DD is also liking her teacher. I went to lunch with her as well, but was running a bit later to her school so didn't get to see her class in action. I do need to find some time to visit with her teacher about health issues. Overall it sounds like things are going well in her classroom as well. Speech therapy already started and the speech therapist emailed me to let me know that DD make good progress on articulation over the summer. Which is really good considering we only made it to about 1/2 of the 6 weeks of speech classes she had scheduled this summer.
It was a busy week for all of us as we ran to a number of meetings for Lego League this week as well since my husband and I are coordinating some of the state events.
I start school myself next week as I'm going back to school for my Masters of Arts in Secondary Education. Hopefully I'll have good things to report about my first week of school at this time next Friday.
Good to hear everyone is off to cautious but promising starts to the school year.
I has been my own experience that kids that age don't sort out that kind of thing by themselves, but that the stage for that kind of exclusion is set by the grownups, in this case the teachers. I would speak to the teachers about whether the children are encouraged to play across age lines (as is the point of a mixed-age-group, really) or whether a big deal is being made throughout the year of who is a tiger and who is a puppy and what else there is in between. You may have to be a squeaky wheel about this.
You may be interested in a thread I had about our DS' preschool's exclusion policy two years ago which I tirelessly advocated against for DS' whole "middle" year and the teachers kept defending their policies, even though they did admit that things recently had appeared to get somewhat out of hand. Lo and behold, in DS' "tiger" year, things suddenly moved in much more harmony, and I believe that my squeaking must have made a difference, even though this was never openly acknowledged by the teachers.
Edited to add that if you doubt that the stage is being set by the grownups: it's the teachers who come up with "puppies and tigers" in the first place, thus planting the idea that there should be special little age groups. If they had met in the park, they might never have cared!
My kids go to a mixed age school and for some activities kids are sorted by age, but for many they are not. It's a K-12 school and some classes for just for highschoolers, or just for primary level, etc. Some field trips are just for certain ages. But there are chunks of the day when the kids are mixed, and even field trips that include who ever wants to go. All homerooms, for example, contain a mix of ages and the goal is to foster interaction. Some classes are mixed as appropriate. The kids do know how they others are classified, but it isn't a huge deal.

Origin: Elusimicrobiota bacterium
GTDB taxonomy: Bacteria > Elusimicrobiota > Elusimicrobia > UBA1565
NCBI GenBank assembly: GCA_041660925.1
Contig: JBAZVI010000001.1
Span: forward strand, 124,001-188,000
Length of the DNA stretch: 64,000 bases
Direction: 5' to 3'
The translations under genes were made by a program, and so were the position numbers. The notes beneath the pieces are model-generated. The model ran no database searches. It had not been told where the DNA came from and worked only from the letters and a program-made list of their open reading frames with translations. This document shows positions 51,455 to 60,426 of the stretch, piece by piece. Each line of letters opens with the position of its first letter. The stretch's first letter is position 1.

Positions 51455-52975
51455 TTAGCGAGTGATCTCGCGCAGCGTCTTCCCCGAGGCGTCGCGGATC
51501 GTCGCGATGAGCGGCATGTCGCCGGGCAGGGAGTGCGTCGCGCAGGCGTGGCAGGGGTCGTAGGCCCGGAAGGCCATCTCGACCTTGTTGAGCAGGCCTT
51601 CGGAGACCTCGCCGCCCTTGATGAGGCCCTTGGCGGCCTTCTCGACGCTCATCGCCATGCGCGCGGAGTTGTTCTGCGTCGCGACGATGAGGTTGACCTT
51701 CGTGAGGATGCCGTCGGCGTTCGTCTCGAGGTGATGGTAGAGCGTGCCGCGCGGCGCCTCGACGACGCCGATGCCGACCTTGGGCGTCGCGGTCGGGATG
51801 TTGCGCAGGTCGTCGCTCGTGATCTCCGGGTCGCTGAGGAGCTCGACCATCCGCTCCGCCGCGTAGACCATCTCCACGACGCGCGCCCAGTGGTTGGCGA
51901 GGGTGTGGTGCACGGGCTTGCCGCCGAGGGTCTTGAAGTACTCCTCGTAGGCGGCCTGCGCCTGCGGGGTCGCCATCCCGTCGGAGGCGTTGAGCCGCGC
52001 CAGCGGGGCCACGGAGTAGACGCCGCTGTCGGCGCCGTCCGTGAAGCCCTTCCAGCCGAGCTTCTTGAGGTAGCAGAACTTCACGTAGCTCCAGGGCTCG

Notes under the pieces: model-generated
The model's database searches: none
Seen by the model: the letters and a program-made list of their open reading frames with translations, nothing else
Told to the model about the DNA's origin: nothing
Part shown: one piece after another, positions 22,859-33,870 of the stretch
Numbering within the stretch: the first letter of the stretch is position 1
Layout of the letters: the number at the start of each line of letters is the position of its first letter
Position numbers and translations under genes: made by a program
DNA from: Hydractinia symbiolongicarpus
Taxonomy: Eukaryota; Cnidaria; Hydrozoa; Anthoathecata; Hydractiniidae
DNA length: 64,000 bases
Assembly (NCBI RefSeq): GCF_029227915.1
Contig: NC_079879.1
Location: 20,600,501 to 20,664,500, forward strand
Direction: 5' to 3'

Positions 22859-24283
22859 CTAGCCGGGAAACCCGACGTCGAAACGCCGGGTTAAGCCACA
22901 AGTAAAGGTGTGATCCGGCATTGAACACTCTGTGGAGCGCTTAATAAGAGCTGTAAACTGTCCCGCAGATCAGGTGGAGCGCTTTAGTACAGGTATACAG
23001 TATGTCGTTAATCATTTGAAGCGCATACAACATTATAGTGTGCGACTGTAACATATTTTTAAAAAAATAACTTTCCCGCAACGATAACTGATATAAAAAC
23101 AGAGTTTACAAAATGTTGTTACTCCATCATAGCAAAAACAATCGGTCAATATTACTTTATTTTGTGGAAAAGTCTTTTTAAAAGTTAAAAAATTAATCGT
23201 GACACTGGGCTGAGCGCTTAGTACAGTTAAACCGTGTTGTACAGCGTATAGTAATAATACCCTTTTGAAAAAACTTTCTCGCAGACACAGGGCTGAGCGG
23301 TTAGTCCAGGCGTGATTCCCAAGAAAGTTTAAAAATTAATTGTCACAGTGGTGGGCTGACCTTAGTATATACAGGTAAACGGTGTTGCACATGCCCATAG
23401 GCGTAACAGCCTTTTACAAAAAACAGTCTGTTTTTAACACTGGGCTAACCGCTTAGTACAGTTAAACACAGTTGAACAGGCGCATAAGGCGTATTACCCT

The "you can't play with us because you are too old / too young / wrong gender" isn't allowed. It's referred to as "exclusionary play" and it is against school policy. IMHO, this often NOT something that kids can sort out on their own. It is something that adults teach and foster. I'm not sure that it is part of our basic human nature to include those we consider to be different than ourselves. It's something we learn. Obviously, it is an easier thing for some kids to learn than others. Heck, some adults struggle with this.
(exception at our school -- kids playing a game with real rules, like chess, don't have to admit another student who wants to join in mid game. But for open ended play, who ever wants to play can play.)
I'd talk to the school. I think a mixed age school that encourages or allows the behavior you describe is missing the point of being a mixed age school.
Thanks for your thoughts/experiences! I did end up saying something to one of the lead teachers this morning and she was responsive. She indicated that yes - that probably happened and they would definitely try to discourage it if they notice. When I picked DD up the same teacher told me they had a morning meeting and discussed rules - including "everyone gets to play." DD told me that a boy wouldn't let her on some playground equipment so she asked a teacher for help and the teacher told him that he had to let her play. Thanks for encouraging me to speak to them sooner rather than later. I now feel really good rather than somewhat anxious about the school!